Opportunities for event organizers
The economics of sports games or concerts is like our seminar example described above and revenue management techniques are being used more now. Some artists do fan club presales, which ensure availability of some of the tickets at popular venues to fan club members, before general onsale. Sports clubs offer hospitality or VIP packages by adding a separate reception, a pre-event meal, signed memorabilia, etc. and sell the package at a price several times the “plain” ticket price. While the main aim is to maximize revenue, having more expensive VIP packages available until shortly before the event puts a lid on what scalpers can charge for a regular ticket. VIP tickets are also usually personalized or at least require box office collection prior to the event.
However, event organizers could do more. One possibility would be for them to vary prices within the same category of tickets according to demand, in essence using a revenue management approach employed by airlines. For example, initially the price would go up every time a certain occupancy level is reached in each ticket category. If demand dried up, the price would be lowered again. If unsold tickets remained shortly before the event, they would be offered at lower “last minute” prices. Such a market could even still have room for ticket resellers, but they would become true providers of liquidity and take risk rather than enjoy a guaranteed profit on tickets obtained at face value.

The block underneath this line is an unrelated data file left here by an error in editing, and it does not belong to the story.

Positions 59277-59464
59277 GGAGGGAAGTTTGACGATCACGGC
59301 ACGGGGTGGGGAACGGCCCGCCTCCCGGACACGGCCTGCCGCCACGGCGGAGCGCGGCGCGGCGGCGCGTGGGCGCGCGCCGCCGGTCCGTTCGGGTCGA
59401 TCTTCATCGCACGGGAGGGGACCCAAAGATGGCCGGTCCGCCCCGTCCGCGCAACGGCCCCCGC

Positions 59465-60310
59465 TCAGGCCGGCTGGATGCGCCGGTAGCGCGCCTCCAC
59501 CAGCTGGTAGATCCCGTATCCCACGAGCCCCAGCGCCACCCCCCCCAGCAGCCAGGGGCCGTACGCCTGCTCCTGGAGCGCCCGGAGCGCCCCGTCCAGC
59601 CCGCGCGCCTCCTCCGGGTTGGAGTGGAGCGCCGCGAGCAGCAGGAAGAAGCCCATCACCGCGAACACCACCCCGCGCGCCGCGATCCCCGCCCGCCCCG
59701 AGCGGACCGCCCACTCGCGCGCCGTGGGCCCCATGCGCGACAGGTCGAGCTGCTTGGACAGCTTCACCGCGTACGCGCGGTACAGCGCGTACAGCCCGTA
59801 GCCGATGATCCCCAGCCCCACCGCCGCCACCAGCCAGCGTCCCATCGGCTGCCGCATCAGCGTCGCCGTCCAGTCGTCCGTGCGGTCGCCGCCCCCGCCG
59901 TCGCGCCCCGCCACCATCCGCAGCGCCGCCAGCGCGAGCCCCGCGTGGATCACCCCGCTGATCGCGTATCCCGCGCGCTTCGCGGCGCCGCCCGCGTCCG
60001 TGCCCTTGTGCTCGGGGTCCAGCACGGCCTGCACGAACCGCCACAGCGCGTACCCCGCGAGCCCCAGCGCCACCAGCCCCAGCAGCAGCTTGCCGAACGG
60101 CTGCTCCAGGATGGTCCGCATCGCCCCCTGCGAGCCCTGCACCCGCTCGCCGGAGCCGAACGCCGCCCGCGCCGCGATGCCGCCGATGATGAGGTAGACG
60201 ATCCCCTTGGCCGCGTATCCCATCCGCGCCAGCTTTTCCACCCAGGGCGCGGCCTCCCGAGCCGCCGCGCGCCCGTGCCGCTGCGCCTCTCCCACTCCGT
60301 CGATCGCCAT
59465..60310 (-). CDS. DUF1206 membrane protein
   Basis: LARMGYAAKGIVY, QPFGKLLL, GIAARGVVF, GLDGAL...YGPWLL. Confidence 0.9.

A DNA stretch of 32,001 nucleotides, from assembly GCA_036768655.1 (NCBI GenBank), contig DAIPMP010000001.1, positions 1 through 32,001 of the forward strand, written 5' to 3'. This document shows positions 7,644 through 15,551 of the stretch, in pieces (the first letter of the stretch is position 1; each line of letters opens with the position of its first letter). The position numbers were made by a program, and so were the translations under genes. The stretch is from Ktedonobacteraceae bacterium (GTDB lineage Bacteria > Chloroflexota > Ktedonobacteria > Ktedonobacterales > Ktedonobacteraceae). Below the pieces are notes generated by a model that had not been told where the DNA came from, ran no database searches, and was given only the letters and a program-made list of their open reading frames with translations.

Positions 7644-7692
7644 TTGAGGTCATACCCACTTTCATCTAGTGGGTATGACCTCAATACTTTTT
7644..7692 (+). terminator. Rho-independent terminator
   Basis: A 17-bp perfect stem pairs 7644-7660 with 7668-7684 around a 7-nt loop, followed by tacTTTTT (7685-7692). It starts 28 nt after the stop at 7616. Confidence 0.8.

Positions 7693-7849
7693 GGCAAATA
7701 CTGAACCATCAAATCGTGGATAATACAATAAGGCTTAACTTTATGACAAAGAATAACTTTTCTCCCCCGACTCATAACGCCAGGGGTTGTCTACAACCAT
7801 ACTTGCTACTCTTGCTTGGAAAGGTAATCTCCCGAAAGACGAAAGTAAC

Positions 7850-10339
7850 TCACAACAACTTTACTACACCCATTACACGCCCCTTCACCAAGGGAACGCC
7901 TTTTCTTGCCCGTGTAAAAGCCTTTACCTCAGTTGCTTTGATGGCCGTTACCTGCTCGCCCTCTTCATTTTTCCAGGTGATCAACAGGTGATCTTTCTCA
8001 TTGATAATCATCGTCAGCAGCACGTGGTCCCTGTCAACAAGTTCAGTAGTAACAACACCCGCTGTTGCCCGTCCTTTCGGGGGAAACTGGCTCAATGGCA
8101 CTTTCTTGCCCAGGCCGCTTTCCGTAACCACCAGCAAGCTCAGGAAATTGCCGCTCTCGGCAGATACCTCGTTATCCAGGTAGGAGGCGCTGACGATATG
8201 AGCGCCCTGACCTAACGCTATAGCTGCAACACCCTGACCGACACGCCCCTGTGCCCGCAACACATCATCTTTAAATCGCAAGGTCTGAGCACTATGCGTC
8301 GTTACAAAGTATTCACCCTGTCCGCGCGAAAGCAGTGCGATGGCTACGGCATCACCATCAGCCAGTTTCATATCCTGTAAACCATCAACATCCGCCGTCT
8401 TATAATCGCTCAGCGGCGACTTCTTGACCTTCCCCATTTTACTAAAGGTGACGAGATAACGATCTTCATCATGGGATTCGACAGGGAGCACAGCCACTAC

More widespread use of the above techniques could be of benefit to all parties involved. Loyal long-time fans could enjoy attendance on more favorable terms than those who are looking for a one-off entertainment experience. Those who would like to obtain tickets to events at popular venues shortly before the event, could do it directly from the organizers at a price premium. And artists and sports clubs would sell out their events while at the same time earning more revenue.
Resale of event tickets is generally beneficial and some scalping is an unavoidable side effect of it. However, widespread scalping and market prices at several times the face value of tickets is a sign that the event organizers have failed to set the price level in line with demand and use appropriate price targeting techniques. As a result, a substantial part of the price paid by customers would end up with scalpers rather than the respective artist or sports team.
Perry, Mark J. “Ticket scalping: a market that only exists because musicians under-supply and under-price tickets to their concerts. 2014